Featured Research

from universities, journals, and other organizations

Predator Pressures Maintain Bees' Social Life

Date:
January 5, 2008
Source:
BioMed Central
Summary:
The complex organization of some insect societies is thought to have developed to such a level that these animals can no longer survive on their own. Research suggests that rather than organizational, genetic, or biological complexity defining a 'point of no return' for social living, pressures of predation create advantages to not living alone.

Active bee hive. The complex organisation of some insect societies is thought to have developed to such a level that these animals can no longer survive on their own.
Credit: iStockphoto/Judy Ledbetter

The complex organisation of some insect societies is thought to have developed to such a level that these animals can no longer survive on their own. New research suggests that rather than organisational, genetic, or biological complexity defining a 'point of no return' for social living, pressures of predation create advantages to not living alone.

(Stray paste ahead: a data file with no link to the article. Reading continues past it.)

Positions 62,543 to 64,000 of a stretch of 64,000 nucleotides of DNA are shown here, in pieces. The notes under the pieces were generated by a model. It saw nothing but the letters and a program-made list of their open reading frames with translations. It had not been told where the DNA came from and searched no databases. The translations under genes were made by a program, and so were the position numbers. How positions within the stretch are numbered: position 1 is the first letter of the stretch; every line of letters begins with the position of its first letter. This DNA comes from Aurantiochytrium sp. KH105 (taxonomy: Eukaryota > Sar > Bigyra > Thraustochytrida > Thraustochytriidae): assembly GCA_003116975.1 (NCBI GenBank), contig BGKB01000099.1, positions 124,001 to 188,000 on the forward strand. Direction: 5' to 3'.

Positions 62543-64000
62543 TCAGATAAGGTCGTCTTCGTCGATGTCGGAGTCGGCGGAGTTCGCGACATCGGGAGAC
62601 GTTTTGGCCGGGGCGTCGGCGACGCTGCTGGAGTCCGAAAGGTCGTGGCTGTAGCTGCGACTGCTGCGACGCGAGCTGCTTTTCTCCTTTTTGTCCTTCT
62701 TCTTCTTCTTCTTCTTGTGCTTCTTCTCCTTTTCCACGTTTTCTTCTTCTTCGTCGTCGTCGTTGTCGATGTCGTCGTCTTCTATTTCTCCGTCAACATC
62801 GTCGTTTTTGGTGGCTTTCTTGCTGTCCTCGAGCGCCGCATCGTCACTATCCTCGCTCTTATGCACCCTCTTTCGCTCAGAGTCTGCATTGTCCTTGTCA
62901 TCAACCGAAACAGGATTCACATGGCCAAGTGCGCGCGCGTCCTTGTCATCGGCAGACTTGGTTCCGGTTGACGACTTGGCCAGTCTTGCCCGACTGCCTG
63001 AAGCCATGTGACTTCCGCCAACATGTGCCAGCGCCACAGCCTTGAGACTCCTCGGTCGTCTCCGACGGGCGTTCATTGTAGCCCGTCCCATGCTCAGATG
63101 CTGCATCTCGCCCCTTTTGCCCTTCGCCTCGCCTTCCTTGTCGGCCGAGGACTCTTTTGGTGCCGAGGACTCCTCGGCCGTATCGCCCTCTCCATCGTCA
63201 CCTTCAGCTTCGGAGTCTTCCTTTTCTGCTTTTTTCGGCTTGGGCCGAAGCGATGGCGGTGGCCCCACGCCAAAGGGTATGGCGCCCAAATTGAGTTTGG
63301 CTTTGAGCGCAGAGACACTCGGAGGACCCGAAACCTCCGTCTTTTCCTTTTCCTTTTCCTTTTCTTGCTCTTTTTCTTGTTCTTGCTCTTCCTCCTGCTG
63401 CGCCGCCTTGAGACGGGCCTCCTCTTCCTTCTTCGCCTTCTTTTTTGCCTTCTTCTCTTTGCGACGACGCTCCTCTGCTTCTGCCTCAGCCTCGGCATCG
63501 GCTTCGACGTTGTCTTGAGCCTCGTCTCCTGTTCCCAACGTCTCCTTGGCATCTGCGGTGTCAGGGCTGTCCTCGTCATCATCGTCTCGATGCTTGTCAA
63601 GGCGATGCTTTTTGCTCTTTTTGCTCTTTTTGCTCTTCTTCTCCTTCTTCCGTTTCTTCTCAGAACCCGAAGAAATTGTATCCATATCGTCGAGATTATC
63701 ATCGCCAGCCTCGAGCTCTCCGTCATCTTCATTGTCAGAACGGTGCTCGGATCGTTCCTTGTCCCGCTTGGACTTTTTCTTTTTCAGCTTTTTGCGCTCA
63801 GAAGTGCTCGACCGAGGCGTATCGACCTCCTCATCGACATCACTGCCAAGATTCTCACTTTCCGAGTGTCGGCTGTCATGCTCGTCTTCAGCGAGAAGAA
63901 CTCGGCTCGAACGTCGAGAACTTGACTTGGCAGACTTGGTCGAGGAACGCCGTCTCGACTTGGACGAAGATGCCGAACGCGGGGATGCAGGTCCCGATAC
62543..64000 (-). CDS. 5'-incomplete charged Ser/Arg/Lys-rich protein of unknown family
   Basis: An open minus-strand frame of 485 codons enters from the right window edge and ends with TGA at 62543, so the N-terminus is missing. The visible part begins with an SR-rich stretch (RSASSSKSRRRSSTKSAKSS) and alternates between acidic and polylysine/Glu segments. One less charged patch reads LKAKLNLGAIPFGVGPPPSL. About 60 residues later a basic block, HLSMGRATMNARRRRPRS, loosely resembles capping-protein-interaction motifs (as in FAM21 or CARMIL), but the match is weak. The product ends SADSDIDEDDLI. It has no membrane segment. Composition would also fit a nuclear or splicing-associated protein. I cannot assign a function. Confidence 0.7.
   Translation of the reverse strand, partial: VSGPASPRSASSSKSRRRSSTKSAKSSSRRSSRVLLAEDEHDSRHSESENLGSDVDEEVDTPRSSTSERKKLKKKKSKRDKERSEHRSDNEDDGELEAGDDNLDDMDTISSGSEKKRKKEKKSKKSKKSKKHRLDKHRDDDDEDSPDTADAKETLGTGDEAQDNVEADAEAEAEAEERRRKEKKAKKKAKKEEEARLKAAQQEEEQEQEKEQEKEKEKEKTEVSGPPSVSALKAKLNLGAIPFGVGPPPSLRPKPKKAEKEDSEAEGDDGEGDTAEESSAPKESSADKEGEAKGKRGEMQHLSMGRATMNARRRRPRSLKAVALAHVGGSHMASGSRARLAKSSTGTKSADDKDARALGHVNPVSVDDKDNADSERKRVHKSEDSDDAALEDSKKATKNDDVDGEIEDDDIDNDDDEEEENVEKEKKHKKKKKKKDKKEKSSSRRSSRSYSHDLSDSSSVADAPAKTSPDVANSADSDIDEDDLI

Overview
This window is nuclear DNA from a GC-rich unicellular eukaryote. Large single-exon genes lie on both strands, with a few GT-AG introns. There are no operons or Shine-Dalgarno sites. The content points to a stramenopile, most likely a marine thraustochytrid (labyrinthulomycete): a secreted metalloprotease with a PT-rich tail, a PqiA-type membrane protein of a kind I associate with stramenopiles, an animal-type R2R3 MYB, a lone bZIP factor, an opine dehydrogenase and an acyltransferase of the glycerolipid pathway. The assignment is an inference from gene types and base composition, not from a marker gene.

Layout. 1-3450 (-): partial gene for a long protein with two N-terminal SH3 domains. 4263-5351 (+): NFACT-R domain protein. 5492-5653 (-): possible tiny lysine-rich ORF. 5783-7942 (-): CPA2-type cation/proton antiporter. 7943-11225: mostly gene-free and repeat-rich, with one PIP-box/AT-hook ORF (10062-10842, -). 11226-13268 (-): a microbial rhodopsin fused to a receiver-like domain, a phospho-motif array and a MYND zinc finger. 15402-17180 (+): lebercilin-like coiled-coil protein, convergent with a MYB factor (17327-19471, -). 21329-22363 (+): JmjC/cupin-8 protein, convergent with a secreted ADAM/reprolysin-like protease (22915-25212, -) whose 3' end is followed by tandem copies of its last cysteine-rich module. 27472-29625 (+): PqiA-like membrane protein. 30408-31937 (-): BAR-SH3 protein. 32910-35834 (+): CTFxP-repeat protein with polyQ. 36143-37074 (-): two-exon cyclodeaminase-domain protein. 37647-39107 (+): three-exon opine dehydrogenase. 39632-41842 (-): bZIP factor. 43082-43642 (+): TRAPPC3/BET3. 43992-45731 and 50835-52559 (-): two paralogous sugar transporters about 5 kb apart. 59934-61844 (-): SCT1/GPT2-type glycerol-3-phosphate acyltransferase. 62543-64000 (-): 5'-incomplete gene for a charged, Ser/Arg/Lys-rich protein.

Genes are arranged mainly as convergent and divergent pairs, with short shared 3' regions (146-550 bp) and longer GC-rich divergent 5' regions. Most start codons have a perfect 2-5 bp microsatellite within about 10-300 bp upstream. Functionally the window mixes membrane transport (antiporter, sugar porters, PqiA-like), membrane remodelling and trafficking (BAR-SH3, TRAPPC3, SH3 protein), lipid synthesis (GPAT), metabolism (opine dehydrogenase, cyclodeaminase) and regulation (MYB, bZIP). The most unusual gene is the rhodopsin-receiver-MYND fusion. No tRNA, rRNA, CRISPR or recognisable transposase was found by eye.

The ancient systems of sociality in bees, wasps, termites, and ants seem to have become an obligatory way of life for these organisms as there are almost no examples of species reverting to solitary lifestyles. "This has prompted the notion of a 'point of no return' whereby evolutionary changes in behaviour, genetics, and shape in adaptation to a social lifestyle prohibit the insects from living without their society -- a queen bee losing her workers would be like a human being losing a vital organ," explains Luke Chenoweth of Flinders University, Australia.